An analysis for a cross-over cohort study with an application to the study of triggers of Menière's disease
ABSTRACT When studying the effect of a transient exposure on the risk of a rare illness, for time and cost effectiveness it is desirable to follow a cohort of individuals who are 'prone' to the illness over an observation period. In this paper, we present a method of analysis for data arising from such a study. The proposed method can be used to estimate the relative risk of an exposure triggering the illness and the distribution of the time delay from exposure to the onset of illness. The model is extended to include covariate effects and to the situation where there are two types of exposure. For the two types of exposures situation, a model to handle a possible synergism of the exposures is proposed. Finally, the method is applied to study the potential triggers of attacks of Menière's disease.
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ABSTRACT: Simple tests are given for consistency of the data with additive and with multiplicative effects of two risk factors on a binary outcome. A combination of the procedures will show whether data are consistent with neither, one or both of the models of no additive or no multiplicative interaction. Implications for the size of the study needed to detect differences between the models are also addressed. Because of the simple form of the test statistics, combination of evidence from different studies or strata is straightforward. Illustration of how the method could be extended to data from a 2xRxC table is also given.Biostatistics 02/2005; 6(1):1-9. DOI:10.1093/biostatistics/kxh024 · 2.65 Impact Factor
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ABSTRACT: A case-control design involving only cases may be used when brief exposure causes a transient change in risk of a rare acute-onset disease. The design resembles a retrospective nonrandomized crossover study but differs in having only a sample of the base population-time. The average incidence rate ratio for a hypothesized effect period following the exposure is estimable using the Mantel-Haenszel estimator. The duration of the effect period is assumed to be that which maximizes the rate ratio estimate. Self-matching of cases eliminates the threat of control-selection bias and increases efficiency. Pilot data from a study of myocardial infarction onset illustrate the control of within-individual confounding due to temporal association of exposures.American Journal of Epidemiology 02/1991; 133(2):144-53. · 5.23 Impact Factor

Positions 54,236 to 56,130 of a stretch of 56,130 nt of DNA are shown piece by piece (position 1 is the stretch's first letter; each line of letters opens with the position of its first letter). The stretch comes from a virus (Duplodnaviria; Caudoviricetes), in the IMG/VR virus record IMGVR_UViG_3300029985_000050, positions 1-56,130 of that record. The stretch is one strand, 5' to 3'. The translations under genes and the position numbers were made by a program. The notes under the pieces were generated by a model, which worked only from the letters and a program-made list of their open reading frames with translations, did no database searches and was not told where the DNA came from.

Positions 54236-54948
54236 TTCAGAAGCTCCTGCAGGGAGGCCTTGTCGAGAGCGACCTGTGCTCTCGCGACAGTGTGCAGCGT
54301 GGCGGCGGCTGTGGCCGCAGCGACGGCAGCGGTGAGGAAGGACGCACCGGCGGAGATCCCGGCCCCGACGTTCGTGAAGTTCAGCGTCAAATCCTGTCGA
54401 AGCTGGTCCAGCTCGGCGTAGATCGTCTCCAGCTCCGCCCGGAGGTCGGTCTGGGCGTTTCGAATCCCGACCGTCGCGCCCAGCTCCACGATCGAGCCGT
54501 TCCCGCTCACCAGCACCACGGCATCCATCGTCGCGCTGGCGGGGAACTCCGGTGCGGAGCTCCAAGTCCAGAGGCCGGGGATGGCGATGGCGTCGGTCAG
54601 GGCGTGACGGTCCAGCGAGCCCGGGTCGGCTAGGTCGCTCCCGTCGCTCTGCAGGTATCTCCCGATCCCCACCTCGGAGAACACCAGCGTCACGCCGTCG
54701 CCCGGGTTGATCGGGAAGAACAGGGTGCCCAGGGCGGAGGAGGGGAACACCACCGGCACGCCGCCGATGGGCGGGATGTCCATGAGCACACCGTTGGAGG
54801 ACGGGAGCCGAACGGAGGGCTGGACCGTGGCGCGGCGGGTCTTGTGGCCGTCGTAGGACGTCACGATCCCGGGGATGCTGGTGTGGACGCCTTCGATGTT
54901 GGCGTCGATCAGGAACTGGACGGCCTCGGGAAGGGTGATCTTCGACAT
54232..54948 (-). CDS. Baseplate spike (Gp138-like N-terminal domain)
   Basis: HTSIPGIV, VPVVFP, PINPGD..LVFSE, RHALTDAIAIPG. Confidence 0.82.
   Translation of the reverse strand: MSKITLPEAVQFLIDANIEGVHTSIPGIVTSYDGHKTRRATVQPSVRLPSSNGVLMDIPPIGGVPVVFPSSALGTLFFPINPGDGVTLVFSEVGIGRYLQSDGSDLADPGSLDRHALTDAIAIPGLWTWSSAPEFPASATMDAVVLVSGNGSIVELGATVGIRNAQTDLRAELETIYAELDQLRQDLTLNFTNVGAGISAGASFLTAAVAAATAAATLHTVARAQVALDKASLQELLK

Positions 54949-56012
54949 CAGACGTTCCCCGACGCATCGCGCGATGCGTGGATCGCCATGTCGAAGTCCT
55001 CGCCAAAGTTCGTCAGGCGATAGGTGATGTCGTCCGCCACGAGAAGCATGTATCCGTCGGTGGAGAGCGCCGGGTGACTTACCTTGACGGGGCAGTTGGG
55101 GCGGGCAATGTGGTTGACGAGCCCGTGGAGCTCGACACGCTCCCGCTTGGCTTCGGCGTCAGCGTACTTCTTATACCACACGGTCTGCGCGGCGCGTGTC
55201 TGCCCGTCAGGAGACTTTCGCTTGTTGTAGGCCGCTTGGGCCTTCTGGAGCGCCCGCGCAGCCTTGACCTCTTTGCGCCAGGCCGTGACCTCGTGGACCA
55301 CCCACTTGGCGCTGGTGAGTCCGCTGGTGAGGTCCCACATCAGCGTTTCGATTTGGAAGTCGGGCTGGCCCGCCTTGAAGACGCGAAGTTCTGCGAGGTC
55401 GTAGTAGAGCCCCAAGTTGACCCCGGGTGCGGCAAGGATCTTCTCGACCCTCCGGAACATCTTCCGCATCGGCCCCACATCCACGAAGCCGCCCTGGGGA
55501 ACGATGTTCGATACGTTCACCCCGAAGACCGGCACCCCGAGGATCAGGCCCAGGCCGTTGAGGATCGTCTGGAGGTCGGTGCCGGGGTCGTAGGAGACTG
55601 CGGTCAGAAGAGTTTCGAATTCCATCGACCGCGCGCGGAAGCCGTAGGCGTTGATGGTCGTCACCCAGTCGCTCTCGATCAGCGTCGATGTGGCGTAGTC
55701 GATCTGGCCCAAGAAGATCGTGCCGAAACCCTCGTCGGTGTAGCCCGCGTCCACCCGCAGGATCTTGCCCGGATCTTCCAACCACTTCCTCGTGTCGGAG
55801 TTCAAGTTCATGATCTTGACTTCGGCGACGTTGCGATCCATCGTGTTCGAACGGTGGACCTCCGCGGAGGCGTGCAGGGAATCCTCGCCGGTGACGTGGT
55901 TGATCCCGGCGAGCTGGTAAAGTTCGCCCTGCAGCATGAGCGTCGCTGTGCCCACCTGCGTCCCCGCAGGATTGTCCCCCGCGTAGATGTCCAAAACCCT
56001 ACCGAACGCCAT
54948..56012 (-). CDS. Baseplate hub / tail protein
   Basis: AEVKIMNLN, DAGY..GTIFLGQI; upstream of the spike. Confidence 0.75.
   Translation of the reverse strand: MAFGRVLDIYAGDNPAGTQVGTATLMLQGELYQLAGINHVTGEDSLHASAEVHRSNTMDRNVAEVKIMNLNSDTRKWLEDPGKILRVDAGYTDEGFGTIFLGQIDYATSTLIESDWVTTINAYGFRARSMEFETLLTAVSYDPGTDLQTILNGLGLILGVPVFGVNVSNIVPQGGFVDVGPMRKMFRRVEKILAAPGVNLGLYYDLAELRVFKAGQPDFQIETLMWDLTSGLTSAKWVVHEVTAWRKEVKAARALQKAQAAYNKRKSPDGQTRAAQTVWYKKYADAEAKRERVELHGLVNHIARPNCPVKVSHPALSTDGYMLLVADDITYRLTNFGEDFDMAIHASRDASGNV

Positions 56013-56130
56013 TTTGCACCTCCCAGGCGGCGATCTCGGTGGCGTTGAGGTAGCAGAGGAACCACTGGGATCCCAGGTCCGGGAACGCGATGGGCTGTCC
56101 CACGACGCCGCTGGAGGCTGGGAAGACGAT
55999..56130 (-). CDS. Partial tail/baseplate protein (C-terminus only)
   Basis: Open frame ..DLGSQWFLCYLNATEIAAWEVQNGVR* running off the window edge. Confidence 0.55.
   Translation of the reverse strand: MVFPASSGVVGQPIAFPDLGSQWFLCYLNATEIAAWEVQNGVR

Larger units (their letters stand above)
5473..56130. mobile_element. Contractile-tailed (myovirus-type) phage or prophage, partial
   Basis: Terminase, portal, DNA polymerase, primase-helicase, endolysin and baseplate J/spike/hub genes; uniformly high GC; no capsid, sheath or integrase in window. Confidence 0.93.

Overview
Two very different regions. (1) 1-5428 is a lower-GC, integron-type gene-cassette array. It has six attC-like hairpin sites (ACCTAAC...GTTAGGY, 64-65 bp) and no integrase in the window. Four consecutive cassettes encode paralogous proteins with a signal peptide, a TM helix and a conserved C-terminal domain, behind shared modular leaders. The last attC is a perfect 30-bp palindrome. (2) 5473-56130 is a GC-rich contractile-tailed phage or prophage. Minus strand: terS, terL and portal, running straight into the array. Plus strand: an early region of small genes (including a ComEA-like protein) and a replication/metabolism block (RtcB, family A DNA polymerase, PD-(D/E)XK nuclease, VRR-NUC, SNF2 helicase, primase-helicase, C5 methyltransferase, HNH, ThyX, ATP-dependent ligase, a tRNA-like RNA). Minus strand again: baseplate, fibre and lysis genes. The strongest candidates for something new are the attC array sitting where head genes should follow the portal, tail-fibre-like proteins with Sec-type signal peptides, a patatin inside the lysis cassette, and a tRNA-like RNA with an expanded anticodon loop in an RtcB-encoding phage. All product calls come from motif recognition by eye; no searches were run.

Article: Analysis of Case-Crossover Designs[Show abstract] [Hide abstract]
ABSTRACT: The case-crossover design provides a means to study the effects of transient exposures on the risk of acute illness, for example, the effects of drinking alcohol on the immediate risk of a heart attack. Only cases are required by the design, since each case is effectively its own control; what a case was doing at the time of an acute event is compared with what the case would have been doing usually. Maclure has described an approach based on the Mantel-Haenszel method of analysis. It is shown here how the analysis of case-crossover designs can be achieved by a method of maximum likelihood. The method is quite general and, in principle, can be used to analyse the joint effects of many transient exposures. For binary exposures the Mantel-Haenszel approach is an approximate solution to the likelihood equations. In practice, case-crossover designs are limited by the information available on each case's 'usual' behaviour. Extracting such information requires in-depth questioning, but, in principle, it can be obtained. To do so requires careful questionnaire design. The approach is illustrated by analysis of 24 hour alcohol consumption and the risk of myocardial infarction. The problem with this analysis is how to estimate the probability of what a case would 'usually' have been doing from information on drinking frequency.Statistics in Medicine 12/1993; 12(24):2333-41. DOI:10.1002/sim.4780122409 · 1.83 Impact Factor